The Transformation of the Philippine Economy


  • Robin Broad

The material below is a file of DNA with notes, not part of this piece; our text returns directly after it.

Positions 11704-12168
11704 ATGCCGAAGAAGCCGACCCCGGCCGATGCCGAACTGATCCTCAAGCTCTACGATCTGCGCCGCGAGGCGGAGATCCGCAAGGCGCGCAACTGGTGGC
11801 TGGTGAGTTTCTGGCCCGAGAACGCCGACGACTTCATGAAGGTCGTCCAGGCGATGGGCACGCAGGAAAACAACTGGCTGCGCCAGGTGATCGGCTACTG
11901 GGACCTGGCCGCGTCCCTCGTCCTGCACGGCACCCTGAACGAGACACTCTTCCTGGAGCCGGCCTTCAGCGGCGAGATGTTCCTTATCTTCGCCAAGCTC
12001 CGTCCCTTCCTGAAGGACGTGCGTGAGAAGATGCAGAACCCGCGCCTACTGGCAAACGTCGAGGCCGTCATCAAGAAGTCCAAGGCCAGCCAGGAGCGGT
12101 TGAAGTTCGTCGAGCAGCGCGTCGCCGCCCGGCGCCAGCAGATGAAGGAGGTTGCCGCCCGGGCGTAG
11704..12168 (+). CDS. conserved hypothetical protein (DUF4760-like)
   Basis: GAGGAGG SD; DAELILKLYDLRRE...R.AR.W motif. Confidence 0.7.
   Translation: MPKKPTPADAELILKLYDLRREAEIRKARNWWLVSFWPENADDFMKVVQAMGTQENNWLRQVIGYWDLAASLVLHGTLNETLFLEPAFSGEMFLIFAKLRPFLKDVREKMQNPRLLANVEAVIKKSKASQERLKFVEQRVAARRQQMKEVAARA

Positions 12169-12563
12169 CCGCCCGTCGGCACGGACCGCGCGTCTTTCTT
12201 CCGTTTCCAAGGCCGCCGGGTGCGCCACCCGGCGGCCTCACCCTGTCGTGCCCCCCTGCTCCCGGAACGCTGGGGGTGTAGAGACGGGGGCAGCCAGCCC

Manila, 1981. A chauffeur-driven white Mercedes weaves in and out of the traffic backed up along what could well be a street in downtown Manhattan. This is Makoti, its modern skyscrapers housing the business and financial elite of the Philippines. In the back seat sits a well-dressed Filipino businessman whose millions have been amassed over the decades through production of goods for the domestic market. A man who has earned the epithet of "nationalist" by keeping his hands clean of involvement with foreign corporations and foreign markets. But times are changing. "Export or perish;" he sighs. First stop: the investment house of the Philippines' largest commercial bank to converse with influential friends in the hopes of obtaining a sizable loan to convert his production processes toward the export market. Second stop: a government office to register for tax exemptions and other gifts bestowed upon exporters. "A tragedy," he mutters on his way back to his limousine. "The Philippines is importing a perfect substitute for what I will be exporting. But with all the loans and tax exemptions reserved solely for exporters, how can I afford not to export?"